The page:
Jewish Civil War Union Surgeon Morris Asch Rules on Another Surgeon's Exorbitant Bill

December 2, 1861

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Jewish Civil War Union Surgeon Morris Asch Rules on Another Surgeon's Exorbitant Bill
Autograph Endorsement Signed
6 pages | SMC 157

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      Background

      When the Union marched to war in 1861, it was staggeringly flat-footed. It could not reliably supply a ration, provide medical care, or care for captives. Soldiers often had to supply their own uniforms and bedding; disease killed four times as many as battle; and prisoners had to be paroled on their oath that they would not take up arms again until properly exchanged, because there were no facilities to house them. The medical corps was particularly lame: at the outset of the war, it consisted of 83 surgeons and assistant surgeons, few if any of whom had ever treated a gunshot wound. This state of confusion is evident in the correspondence sent to Assistant Surgeon Asch, upon which he has indited an endorsement. A Dr. McCoy, accused by the Surgeon General of charging exorbitantly for emergency services rendered, has had his bill cut in half: here, in four closely-written pages, the doctor objects. He was, he says, responsible for as many as 916 men; in attendance every day and on call many nights; treating men in his office, because there was no hospital; and providing medicines, as well. He has, furthermore, inquired of his professional friends if his bill was fair, and was assured it was reasonable and correct…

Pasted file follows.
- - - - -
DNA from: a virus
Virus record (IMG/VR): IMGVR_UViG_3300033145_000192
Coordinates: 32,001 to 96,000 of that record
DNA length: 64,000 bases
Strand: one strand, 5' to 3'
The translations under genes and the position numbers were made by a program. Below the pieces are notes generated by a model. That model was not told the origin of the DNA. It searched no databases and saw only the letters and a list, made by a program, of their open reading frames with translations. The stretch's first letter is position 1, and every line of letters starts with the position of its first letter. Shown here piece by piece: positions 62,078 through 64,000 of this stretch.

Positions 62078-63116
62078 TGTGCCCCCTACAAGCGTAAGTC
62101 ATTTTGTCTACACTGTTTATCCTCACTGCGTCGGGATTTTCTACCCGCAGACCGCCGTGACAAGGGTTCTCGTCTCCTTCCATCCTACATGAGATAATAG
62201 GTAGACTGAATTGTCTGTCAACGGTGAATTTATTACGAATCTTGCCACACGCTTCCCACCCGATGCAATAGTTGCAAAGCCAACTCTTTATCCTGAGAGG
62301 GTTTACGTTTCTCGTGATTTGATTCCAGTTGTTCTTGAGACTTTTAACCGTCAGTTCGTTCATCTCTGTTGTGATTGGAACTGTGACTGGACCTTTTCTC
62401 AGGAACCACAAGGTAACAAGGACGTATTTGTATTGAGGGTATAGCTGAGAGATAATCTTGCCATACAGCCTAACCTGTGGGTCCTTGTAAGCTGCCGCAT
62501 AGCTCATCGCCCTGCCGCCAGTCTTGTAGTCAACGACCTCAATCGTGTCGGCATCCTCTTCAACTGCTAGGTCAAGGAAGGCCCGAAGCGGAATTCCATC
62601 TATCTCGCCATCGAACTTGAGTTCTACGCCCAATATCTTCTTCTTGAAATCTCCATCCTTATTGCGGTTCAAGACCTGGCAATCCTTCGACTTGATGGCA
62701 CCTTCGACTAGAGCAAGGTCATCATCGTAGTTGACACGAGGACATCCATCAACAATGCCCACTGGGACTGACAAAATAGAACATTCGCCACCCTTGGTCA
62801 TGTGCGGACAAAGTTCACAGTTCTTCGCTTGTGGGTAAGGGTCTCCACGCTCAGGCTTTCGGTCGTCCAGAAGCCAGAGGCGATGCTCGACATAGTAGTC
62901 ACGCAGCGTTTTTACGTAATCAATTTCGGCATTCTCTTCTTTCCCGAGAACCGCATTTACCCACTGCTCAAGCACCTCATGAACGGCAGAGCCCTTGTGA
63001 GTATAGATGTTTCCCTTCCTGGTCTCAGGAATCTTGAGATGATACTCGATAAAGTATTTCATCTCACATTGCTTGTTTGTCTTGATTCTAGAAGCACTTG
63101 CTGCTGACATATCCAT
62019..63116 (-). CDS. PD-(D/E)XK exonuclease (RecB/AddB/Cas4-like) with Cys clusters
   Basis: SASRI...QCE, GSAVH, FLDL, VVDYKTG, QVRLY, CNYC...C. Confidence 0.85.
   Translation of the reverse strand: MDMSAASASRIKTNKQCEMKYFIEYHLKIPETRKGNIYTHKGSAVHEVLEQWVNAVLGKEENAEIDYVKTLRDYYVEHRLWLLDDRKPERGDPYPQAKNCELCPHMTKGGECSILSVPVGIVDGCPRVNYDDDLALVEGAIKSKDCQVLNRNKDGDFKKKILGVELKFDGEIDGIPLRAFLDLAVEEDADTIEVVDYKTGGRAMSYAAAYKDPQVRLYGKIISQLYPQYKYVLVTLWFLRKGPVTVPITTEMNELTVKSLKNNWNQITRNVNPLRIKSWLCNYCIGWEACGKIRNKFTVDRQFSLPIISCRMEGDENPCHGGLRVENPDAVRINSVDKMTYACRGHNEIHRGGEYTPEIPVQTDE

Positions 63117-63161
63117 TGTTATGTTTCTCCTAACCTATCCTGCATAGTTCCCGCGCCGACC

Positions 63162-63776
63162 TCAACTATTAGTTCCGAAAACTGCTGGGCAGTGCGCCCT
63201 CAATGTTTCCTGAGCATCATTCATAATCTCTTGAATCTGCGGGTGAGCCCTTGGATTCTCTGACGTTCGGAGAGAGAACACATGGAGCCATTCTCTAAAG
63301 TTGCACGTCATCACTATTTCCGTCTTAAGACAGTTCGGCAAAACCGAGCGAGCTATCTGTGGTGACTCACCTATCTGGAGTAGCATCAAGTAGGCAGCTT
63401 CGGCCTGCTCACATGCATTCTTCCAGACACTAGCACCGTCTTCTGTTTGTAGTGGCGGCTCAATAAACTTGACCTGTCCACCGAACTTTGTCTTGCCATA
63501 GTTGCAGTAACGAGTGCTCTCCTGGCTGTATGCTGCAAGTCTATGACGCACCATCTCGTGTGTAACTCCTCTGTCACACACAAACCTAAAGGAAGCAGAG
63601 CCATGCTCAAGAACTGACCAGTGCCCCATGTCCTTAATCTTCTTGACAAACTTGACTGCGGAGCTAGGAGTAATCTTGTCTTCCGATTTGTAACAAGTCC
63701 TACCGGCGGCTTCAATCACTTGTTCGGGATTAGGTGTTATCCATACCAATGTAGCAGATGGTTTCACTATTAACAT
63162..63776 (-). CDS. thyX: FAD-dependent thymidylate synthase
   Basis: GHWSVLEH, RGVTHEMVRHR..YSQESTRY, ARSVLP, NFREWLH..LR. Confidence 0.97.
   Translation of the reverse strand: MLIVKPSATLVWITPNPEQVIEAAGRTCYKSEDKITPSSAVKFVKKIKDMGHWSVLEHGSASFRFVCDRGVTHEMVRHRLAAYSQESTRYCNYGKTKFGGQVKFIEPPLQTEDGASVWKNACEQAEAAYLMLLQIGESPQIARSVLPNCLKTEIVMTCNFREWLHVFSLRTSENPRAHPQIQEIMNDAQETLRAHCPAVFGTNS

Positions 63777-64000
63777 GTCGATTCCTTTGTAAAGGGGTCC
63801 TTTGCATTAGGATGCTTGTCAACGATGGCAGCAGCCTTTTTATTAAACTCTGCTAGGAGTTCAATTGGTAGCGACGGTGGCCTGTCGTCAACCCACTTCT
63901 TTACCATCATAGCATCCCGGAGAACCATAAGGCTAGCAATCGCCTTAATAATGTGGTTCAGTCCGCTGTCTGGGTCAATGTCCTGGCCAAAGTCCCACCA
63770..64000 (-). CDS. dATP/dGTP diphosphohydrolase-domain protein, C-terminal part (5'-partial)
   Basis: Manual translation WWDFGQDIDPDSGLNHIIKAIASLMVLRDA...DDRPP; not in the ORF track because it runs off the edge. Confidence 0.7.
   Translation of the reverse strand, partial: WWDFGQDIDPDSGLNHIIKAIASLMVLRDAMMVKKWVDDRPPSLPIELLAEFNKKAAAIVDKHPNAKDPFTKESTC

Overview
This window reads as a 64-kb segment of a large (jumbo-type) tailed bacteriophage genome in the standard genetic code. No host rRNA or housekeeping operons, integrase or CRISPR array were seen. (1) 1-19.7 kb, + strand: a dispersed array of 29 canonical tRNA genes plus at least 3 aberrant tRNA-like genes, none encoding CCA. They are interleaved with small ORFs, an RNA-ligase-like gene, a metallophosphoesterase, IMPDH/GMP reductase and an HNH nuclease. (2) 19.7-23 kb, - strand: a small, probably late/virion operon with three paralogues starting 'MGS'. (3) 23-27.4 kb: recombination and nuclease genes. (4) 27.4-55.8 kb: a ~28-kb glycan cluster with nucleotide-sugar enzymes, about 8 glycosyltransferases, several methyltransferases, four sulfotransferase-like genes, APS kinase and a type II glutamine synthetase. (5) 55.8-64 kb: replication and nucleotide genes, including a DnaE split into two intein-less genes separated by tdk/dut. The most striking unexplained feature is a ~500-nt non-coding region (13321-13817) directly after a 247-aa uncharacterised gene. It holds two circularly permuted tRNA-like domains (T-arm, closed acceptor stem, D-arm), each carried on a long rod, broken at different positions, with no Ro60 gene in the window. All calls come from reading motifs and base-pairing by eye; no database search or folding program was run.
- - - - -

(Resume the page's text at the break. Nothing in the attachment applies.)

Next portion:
McCoy’s petition stopped, apparently, at Asch’s desk, with this endorsement: “Respectfully referred to the Adjutant General. Dr McCoy has been informed from this office that Surgeon General sees no reason why the opinion expressed in the endorsement of November 6 should be changed.” Ruggles noted, in due course, that McCoy’s letter was returned to him.
       
      Asch, who enlisted in August 1861, served on Sheridan’s staff and was his personal surgeon. He remained in the Army after the war, and saw active service in the Indian wars. In the early seventies, he resigned his commission, and went on to a distinguished practice in New York City.


      Autograph Letter Signed in the hand of Dr. G.R. McCoy, 4 pages, quarto, Doylestown, November 19, 1861. To General George D. Ruggles.

      Autograph Endorsement Signed, 1 page, quarto, Surgeon General’s Office, December 2, 1861.

      With an Autograph Endorsement in the hand of General GEORGE D. RUGGLES, 1 page, quarto, Adjutant General’s Office, December 3, 1861.
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      Doylestown Nov 19th 1861
      Surgeon General U.S.A.

      Dear Sir

      I beg the Surgeon General of his clemency to read with as much patience as he can the fewest words in which I have been able to justify myself for a most despicable meanness of which he has thought it his duty to accuse me.  I do fervently hope that he may enabled on learning the facts to change his views & excoriate me from a charge which I feel conscious is undeserved. I was exceedingly mortified & chagrined to have a bill which I had rendered to Lt. Col. Ruff for Medical Attendance upon the Ringgold Regt whilst in Camp, returned to me endorsed "exhorbitant" [sic] by assist. adj. Gen. Ruggles and abated more than one half by direction of the Surgeon General.I know this could not have happened if the Surgeon General had been in possession of all the facts in the case. I trouble you with this matter with the less hesitancy because I believe to have the honor & dignity of the profession at heart as well as the interest of the Government. And I cannot but attempt to clear my character as a gentleman & a physician from the stigma which this action implies.  I took charge of the Regt at Col Davis' request both supposing that it would be for a very few days; in which case I meant to make no charge. The Regt was however turned over to the State authorities to